This wound is often the mom's secret, whether they are aware of it or not. They don't discuss the strained mother child relationship publicly because they're bound by shame. In other words, shame tells them there must be something wrong with me since my child can't attach, they're bound by fear. What will others think when my child is charming outside the home, but downright mean to me? And crippling insecurity, like I spoke of before, I am not enough. Let me just add here that the adopted child has no awareness that she is turning the home life into a war zone, but that happens in the complexities quite often with adoption.

Okay, the second audience would be birth parents. There may be similarities between your journey and your child, so I think you would enjoy participating or listening to this podcast; also rejected bio parents. Maybe your child is rejecting you and you're shocked that it's happening, but you need hope that things could get different, and this would be the place to get it. Adoptees have mixed feelings about both moms, many hate the birth mom for giving them up. And they hate the adoptive mom because she isn't the birth mom. This creates immeasurable loneliness for many adoptees and foster kids. Many adoptees live with Phantom pain every day.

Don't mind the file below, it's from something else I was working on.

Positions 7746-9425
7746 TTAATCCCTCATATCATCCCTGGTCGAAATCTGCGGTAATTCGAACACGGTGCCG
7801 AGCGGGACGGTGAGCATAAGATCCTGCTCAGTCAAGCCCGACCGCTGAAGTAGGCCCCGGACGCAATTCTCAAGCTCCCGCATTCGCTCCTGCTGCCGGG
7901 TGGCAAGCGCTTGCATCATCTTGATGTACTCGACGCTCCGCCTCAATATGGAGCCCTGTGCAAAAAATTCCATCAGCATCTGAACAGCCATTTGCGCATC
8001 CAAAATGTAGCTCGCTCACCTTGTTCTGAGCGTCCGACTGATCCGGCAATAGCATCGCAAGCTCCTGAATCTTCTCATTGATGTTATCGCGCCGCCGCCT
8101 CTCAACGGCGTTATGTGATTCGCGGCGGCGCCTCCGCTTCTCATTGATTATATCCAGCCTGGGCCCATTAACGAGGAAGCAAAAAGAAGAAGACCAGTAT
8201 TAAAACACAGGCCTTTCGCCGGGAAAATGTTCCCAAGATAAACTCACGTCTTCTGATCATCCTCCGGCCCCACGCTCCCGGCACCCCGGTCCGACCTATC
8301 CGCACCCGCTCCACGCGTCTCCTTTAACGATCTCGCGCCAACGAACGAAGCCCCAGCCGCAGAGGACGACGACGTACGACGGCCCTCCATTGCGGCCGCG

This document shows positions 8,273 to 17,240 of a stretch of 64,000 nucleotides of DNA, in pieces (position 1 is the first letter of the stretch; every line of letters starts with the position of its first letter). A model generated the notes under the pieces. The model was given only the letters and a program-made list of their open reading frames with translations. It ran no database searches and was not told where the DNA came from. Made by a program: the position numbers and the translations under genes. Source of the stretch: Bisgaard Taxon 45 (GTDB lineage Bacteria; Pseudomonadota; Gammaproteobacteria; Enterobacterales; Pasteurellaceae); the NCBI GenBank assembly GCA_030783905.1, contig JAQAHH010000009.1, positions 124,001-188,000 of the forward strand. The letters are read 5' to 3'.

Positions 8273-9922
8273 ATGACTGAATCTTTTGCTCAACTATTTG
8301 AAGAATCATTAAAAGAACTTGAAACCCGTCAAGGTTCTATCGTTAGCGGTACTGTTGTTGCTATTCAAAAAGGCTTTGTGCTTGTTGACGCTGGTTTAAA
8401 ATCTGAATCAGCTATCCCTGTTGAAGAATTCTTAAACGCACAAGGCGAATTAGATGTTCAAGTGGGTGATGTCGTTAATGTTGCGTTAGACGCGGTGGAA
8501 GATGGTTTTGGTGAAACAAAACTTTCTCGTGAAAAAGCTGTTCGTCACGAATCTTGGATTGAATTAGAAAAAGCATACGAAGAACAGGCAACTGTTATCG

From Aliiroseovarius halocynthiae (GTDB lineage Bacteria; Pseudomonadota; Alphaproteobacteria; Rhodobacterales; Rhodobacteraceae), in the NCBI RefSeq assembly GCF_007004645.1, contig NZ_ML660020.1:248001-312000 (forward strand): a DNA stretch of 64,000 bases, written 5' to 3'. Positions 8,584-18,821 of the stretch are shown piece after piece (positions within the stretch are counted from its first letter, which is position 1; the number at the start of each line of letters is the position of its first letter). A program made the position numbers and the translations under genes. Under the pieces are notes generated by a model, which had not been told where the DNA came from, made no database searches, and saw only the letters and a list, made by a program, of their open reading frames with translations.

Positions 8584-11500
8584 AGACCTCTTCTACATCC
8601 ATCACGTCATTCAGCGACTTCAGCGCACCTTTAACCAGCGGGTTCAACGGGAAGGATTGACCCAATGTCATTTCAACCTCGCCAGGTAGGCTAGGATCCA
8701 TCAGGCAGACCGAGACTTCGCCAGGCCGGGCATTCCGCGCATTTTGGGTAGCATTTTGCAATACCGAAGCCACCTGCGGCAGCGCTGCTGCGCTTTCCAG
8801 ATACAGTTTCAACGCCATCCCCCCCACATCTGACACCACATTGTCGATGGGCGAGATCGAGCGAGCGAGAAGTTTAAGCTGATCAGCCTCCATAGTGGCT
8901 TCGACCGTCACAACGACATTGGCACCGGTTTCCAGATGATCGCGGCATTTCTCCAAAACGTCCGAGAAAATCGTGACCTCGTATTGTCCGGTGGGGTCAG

So let me just share with you the outline for the first eight podcasts that I'm going to be sharing with you.Intro: Good News for the World of Adoption, Number One, How One Adoptee's Junk Became Treasure. Two: The Dance of Adoption. Three: How to Find an Adoption Competent Therapist. Four: Identifying and Validating your Adoptive Mom Wound. Five: Create a Template of Adoptive Mom Self Care. Six: Understand Why your Adopted Child May See You as an Enemy. Seven: The Path toward Adoptee and Adoptive Mom Freedom and How to Become a Yellow Slicker Mom. Included in each podcast after the reading or the talking part of it, will be five things: a truth to embed, a story to remember, what moms can do, a verse to comfort, and discussion questions. So you could even use this as a format for a group.

All right. I'd like to just share the history of what brought me to this new place. In the world of adoption literature, many authors have contributed seminal work with a desire of leading we adoptees toward healing from traumatic laws. There's John Baldy, Betty Jean Lifton, David Brodzinsky, Daniel Hughes, the late Connie Dawson, and Bessel van der Kolk, just to name a few. Especially meaningful to many adoptees is Nancy Verrier's bestseller, The Primal Wound: Understanding the Adopted Child. Verrier teaches that without acknowledging and validating deep wounds, healing can't begin, and that's so true. Since its publication 25 years ago, many adoptees have held onto this book and dogeared its pages and quoted it and carried it around like Linus's security blanket. We've all done that, Nancy Verrier, and thank you. Of course, the adoptees loved it. It affirmed that we're not only not crazy and that we might be... it's kind of like the adoptee's aha book. It validates who we are; however, many adoptees are stuck in the validation phase of healing, and most don't know that there are other steps that can heal to becoming free from our painful past.